E is for Electric. The new design had the same wing area as 'Polar Bird', but the section was thinner to reduce drag, increase speed and therefore increase the lift. The rudder area was increased to enable stall turns to be performed and the ailerons were enlarged to improve the roll rate when slope soaring. An Astro 035 cobalt motor replaced the Kyosho 360PT and the power for the avionics was tapped from the flight battery. The latter two modifications, plus numerous changes in construction techniques, were to reduce the weight to 38 oz. The complete airframe, fully covered and ready for all the hardware, weighed just 10 ozs, so light compared to its size that it seemed to float upwards of its own accord when I put my hand underneath to lift it. The light weight, in conjunction with its fighter-like appearance, made the name 'Lightfighter' an obvious choice.
It would have been nice to say that the new model was an instant success, but it would not have been the truth. The problem was that the club's flying site is not smooth and the Astro's armature shaft is not hardened. I won't dwell on this matter, but one of them had to go and flying sites are hard to come by! What to replace it with? The 360PT used in Polar Bird had more than sufficient power, but being a 550 size motor the greater weight would have pushed the CG too far forward.
The question then became which of the enormous selection of 540 motors would be sufficiently light and powerful to fly Lightfighter in the manner intended. I would like to say that I carefully analysed all the technical information on 540 size motors and made my decision accordingly. What technical information? Reading through one manufacturer's catalogue, the descriptive text suggested that any of their range of motors would be absolutely ideal for any application I might have in mind!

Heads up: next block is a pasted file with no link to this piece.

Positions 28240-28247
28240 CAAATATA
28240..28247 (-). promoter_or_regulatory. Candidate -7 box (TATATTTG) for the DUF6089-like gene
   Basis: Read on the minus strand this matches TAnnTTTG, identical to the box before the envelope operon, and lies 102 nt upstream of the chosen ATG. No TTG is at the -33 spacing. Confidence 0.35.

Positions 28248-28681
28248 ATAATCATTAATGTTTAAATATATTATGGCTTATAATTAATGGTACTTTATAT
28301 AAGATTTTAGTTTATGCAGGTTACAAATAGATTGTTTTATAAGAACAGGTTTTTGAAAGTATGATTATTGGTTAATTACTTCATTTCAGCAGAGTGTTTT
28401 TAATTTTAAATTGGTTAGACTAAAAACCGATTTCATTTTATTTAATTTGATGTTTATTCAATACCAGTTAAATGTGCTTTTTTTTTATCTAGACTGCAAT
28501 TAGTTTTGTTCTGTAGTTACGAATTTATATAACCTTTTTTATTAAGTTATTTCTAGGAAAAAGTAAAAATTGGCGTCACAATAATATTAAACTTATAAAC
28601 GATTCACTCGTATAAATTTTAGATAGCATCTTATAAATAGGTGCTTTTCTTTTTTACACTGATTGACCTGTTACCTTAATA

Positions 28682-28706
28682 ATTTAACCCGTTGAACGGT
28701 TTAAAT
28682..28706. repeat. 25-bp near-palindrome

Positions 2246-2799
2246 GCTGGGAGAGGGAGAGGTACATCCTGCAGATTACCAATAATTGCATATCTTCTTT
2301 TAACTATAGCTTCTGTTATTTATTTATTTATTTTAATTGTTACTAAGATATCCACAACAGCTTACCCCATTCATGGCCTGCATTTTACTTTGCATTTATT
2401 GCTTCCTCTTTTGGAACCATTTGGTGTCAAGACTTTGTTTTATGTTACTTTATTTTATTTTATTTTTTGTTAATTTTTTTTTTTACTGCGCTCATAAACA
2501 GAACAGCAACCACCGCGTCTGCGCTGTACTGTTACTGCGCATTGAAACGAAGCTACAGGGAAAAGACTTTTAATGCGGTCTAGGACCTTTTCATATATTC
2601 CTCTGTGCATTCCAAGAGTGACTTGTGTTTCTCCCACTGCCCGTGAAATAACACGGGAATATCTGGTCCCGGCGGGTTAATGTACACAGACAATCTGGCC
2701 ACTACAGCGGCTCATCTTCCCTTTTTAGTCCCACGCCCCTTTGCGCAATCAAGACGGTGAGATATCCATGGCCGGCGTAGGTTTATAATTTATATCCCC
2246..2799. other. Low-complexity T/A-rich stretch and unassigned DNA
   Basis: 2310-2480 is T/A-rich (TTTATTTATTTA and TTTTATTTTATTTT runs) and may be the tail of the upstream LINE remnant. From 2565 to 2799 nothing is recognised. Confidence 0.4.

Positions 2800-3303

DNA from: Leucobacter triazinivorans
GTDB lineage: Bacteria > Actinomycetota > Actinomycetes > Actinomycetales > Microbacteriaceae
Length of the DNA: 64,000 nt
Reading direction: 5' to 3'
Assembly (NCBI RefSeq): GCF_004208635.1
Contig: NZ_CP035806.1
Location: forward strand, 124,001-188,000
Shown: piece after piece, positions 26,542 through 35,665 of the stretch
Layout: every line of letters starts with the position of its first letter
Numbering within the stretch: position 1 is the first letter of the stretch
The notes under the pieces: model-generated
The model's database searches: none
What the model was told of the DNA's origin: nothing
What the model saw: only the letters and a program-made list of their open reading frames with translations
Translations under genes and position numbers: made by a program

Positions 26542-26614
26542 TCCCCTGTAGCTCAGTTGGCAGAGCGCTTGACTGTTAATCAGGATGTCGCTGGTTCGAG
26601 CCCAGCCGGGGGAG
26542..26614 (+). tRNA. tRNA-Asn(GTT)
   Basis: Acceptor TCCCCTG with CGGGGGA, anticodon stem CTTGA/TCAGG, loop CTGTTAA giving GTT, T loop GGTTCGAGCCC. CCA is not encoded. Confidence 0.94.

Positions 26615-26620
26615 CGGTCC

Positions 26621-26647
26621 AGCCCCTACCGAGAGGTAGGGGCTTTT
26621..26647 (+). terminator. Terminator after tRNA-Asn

I had a lucky break. A clubmate (Christchurch & District MFC) offered me a Ripmax 'Spirit 600' to try. This motor had originally been bought for use in a rather angular looking kit-built model, with high aspect ratio, flat-bottomed wings and subsequently rejected on the grounds of insufficient umph. However, I was using an extra (7th) cell and it would have been rude to refuse the offer, so I accepted. I discovered two things. Firstly, that at 5.5 ozs the Spirit was only 0.25 ozs heavier than the Astro - I had expected a bigger difference. Secondly, that if you screw a Spirit 600 onto the front of a Lightfighter and then open the throttle, the prop will cut the tops off the bumps on the runway, mow the occasional clump of grass and still have enough power in reserve to haul the model into the air!
Once airborne, the Lightfighter showed itself to be capable of performing loops, bunts, horizontal eights, cuban eights, stall turns, in fact almost any manoeuvre not requiring brute power, e.g. vertical eights and square loops. The running time was surprisingly long at 6 minutes using a 7 cell pack of Sanyo 1200's. The propeller used was a Graupner 7x4 power prop and the static thrust 17 ozs. You can buy a Spirit 600 from around £10, which is about one fifth the price of a cobalt motor..."
Light Fighter, RCM&E, August 1994.
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Article pages, thanks to RFJ.